Compared to touch or vision, olfaction has long been seen as a passive sense. However, throughout the animal kingdom self-generated movement (e.g., sniffing, antenna movement, flight maneuvers) are used to bring new odorants to the olfactory organs. Using computer vision and electrophysiology we study the mechanisms by which insects sample their olfactory environment and make movement decisions.
Premotor processing by the suboesophageal ganglion (SOG)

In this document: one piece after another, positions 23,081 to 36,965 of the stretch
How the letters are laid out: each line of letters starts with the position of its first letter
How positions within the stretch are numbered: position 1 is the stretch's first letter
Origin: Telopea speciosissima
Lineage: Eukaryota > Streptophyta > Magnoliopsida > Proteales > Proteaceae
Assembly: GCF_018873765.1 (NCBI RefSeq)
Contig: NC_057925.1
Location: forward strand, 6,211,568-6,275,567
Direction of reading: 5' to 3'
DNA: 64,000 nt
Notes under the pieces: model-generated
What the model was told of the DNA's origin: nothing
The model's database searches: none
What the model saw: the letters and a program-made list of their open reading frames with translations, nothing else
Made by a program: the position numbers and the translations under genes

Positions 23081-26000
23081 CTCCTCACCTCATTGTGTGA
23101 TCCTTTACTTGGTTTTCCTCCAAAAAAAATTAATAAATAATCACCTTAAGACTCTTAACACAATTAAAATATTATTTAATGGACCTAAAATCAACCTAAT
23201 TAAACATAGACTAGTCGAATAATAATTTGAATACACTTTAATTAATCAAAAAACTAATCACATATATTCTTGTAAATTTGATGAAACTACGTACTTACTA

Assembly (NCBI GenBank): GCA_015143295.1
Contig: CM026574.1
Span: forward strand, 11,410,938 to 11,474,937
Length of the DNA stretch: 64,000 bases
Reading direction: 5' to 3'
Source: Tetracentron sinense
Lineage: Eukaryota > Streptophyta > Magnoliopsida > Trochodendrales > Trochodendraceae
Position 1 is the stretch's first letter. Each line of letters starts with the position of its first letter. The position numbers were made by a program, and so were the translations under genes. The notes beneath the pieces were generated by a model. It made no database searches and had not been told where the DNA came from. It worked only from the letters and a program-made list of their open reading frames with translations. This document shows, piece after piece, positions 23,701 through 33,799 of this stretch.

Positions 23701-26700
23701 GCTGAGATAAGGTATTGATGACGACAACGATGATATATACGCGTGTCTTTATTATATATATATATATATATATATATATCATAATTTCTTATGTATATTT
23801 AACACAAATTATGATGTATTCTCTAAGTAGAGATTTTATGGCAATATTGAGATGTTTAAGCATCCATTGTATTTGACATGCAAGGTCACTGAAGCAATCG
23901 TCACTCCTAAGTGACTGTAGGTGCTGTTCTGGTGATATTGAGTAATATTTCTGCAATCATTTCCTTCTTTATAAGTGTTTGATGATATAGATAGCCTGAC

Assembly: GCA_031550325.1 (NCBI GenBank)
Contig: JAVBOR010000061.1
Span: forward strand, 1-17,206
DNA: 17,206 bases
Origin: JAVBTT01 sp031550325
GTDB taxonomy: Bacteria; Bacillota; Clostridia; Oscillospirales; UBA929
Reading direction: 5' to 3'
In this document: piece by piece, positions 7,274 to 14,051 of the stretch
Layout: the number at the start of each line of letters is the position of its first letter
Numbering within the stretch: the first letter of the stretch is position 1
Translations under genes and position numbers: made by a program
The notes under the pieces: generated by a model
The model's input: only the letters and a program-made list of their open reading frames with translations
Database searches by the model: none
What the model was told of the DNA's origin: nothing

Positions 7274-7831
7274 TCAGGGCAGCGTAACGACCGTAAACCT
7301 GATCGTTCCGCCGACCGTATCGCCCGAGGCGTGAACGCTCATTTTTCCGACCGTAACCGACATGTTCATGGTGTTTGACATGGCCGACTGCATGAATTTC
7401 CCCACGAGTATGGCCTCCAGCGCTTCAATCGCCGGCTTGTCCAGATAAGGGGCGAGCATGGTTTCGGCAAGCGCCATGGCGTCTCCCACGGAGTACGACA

We study the role of the insect SOG as a premotor center for (1) Descending transmission: translating sensory signals into motor command and (2) Ascending processing: transmitting and processing thoracic signals.
From walking to high-speed running: the neural basis of cockroach locomotion
What is the role of proprioception in inter-leg coordination during walking and running: How does proprioceptive feedback affect locomotion, and how does locomotion modulate these incoming sensory signals? Using high-speed video tracking, neurophysiology and simulations we test these questions at the highest end of cockroaches’ speed range, when the ability of proprioceptive sensing to respond to perturbations within a stride is challenged.